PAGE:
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Title: Diagenesis of mudrocks, illite 'crystallinity' and the effects on engineering properties
Author: Czerewko, Mourice Andrew
Awarding Body: University of Sheffield
Current Institution: University of Sheffield
Date of Award: 1997
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This study deals with the changes in mineralogy and fabric of a suite of mudrocks due to increased induration caused by diagenetic history, and the subsequent controls on geotechnical properties. Burial diagenesis of mudrocks has important implications on their engineering behaviour, in particular the liberation of Si and Ca during illitisation of smectite and mixed layer clay minerals leading to cementation. The objective of the research has been to provide a means of predicting engineering performance of mudrocks from mineralogical composition. A suite of 41 mudrock samples ranging from Cambrian slates to Carboniferous Coal Measures in age and variable diagenetic rank has been sampled and tested. A detailed mineralogical evaluation of the samples was conducted and it was found that the proportion of mixed layer clays and kaolinite decreased with an increase in diagenetic rank of the material, but not necessarily with increasing ages of the samples. The diagenetic histories of the samples was assessed using illite 'crystalinity' and vitrinite reflectance measurement, which indicated that the samples ranged low diagenetic to epizonal in rank. The textures of the samples was studied using back-scattered scanning electron microscope imagery. The novel application of this technique to textural analysis in the field of engineering geology resulted in the diagenetic rank parameter classification scheme being devised. The classification parameter consists of a systematic approach to the evaluation of pore and microfracture distribution, clay mineral orientation and degree of recrystallization, degree of contact of clastic mineral constituent and the degree of cementation. The physical properties of the mudrocks were assessed in terms of bulk index properties, swelling, slaking and strength. In evaluating the test data, it was found that that the principal controls on the durability of indurated mudrocks was the distribution of micro fractures and the mixed layer clay content. With increasing diagenetic rank measured by illite 'crystallinity' determination, the durability of the samples increased due to the development of a more mature rock fabric as seen by the use of back-scatter scanning electron microscope imagery. With increasing diagenetic rank there is a decrease in microfracture distribution due to recrystallization of clay mineral species and subsequent recementation of the sample also due to release of Ca and Si from the conversion of clay mineral species. This process reduces void space, eliminates micro fractures and creates a non expansive clay mineral suite resulting in a durable mudrock less susceptable to swelling and slaking effects. An additional controlling factor on mudrock durability was found to be the presence of calcareous and organic carbon cements. These controls were found to be short term, as seen in natural weathering experiments, where samples of high calcareous and carbonate contents were found to start slaking after a period of 6 to 8 months of exposure, and samples of low carbonate and calcareous content began to degenerate almost instantaneously. The controls of cementation on the durability of mudrocks are eventually broken down due to the effects of air breakage in voids and swelling stress resulting from the expansive clay mineral species present. A range of simple index tests were used to physically characterise the mudrock samples and their potential in determining mudrock durability was evaluated. A mudrock rank durability classification approach is presented which is based on the modified jar slake test, methylene blue adsorption and moisture absorption determination. These index tests were found to correlate strongly with void and microfracture distributions and proportions of mixed layer clays within the samples. This classification approach was tested on the samples in the study and found to be effective in distinguishing between non-durable, moderately durable, and durable mud rocks.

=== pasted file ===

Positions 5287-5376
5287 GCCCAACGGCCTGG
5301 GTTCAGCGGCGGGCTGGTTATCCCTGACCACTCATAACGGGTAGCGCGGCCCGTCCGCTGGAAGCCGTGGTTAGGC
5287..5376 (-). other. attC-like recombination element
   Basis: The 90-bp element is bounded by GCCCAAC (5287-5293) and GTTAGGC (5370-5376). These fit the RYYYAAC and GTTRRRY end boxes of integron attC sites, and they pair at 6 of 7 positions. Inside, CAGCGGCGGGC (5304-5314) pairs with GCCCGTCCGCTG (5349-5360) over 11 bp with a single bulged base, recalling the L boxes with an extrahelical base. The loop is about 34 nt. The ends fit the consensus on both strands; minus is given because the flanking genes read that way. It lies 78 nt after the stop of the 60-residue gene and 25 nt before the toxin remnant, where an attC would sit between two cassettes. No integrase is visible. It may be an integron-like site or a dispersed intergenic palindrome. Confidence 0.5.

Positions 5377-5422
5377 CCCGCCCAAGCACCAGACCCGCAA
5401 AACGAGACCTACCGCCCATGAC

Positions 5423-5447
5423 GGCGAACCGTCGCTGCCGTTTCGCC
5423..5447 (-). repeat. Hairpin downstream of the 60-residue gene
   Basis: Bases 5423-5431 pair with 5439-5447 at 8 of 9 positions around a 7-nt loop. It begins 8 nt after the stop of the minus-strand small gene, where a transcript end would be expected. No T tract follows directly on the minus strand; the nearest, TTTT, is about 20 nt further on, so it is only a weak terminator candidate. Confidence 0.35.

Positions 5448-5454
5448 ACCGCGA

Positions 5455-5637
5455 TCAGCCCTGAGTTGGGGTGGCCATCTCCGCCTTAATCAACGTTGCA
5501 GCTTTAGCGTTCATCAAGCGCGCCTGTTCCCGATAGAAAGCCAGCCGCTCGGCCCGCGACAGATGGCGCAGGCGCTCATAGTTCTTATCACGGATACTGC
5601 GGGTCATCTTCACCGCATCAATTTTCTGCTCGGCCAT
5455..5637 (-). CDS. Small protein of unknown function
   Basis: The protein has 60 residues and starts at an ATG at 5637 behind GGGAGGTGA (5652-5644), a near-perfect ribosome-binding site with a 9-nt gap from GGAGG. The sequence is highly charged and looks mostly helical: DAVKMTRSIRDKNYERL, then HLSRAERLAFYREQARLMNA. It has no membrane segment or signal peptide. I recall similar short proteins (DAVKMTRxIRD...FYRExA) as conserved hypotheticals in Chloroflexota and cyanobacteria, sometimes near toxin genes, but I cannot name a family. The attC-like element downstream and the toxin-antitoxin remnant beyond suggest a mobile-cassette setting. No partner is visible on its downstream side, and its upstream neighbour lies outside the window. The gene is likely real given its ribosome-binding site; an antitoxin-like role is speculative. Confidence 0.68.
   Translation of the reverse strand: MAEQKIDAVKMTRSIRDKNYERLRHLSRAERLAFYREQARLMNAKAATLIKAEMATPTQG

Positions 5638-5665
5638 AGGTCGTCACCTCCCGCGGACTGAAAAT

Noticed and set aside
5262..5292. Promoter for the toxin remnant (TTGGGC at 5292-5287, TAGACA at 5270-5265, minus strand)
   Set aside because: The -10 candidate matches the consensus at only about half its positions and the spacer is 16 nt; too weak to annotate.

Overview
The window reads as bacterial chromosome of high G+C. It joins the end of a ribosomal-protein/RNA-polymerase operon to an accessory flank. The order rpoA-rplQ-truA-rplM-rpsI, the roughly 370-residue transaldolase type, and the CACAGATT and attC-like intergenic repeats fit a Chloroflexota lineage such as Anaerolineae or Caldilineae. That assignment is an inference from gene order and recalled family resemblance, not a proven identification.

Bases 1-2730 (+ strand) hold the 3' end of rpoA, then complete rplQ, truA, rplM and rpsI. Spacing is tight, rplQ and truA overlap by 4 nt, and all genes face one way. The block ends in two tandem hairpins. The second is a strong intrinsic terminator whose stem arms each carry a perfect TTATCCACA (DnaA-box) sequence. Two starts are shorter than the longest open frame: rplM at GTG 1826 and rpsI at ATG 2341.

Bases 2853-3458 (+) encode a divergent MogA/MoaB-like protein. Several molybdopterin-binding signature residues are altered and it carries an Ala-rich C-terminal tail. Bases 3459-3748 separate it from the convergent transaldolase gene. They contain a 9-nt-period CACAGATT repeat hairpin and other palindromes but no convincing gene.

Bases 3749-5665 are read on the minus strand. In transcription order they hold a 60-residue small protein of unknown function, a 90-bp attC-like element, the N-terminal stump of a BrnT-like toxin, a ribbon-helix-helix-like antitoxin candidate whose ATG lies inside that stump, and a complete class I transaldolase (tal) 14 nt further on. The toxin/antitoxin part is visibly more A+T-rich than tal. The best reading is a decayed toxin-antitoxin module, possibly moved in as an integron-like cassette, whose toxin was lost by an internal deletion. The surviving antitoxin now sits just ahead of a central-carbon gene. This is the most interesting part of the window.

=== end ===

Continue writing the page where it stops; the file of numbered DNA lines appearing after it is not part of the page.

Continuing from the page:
Supervisor: Not available Sponsor: Not available
Qualification Name: Thesis (Ph.D.) Qualification Level: Doctoral
EThOS ID:  DOI: Not available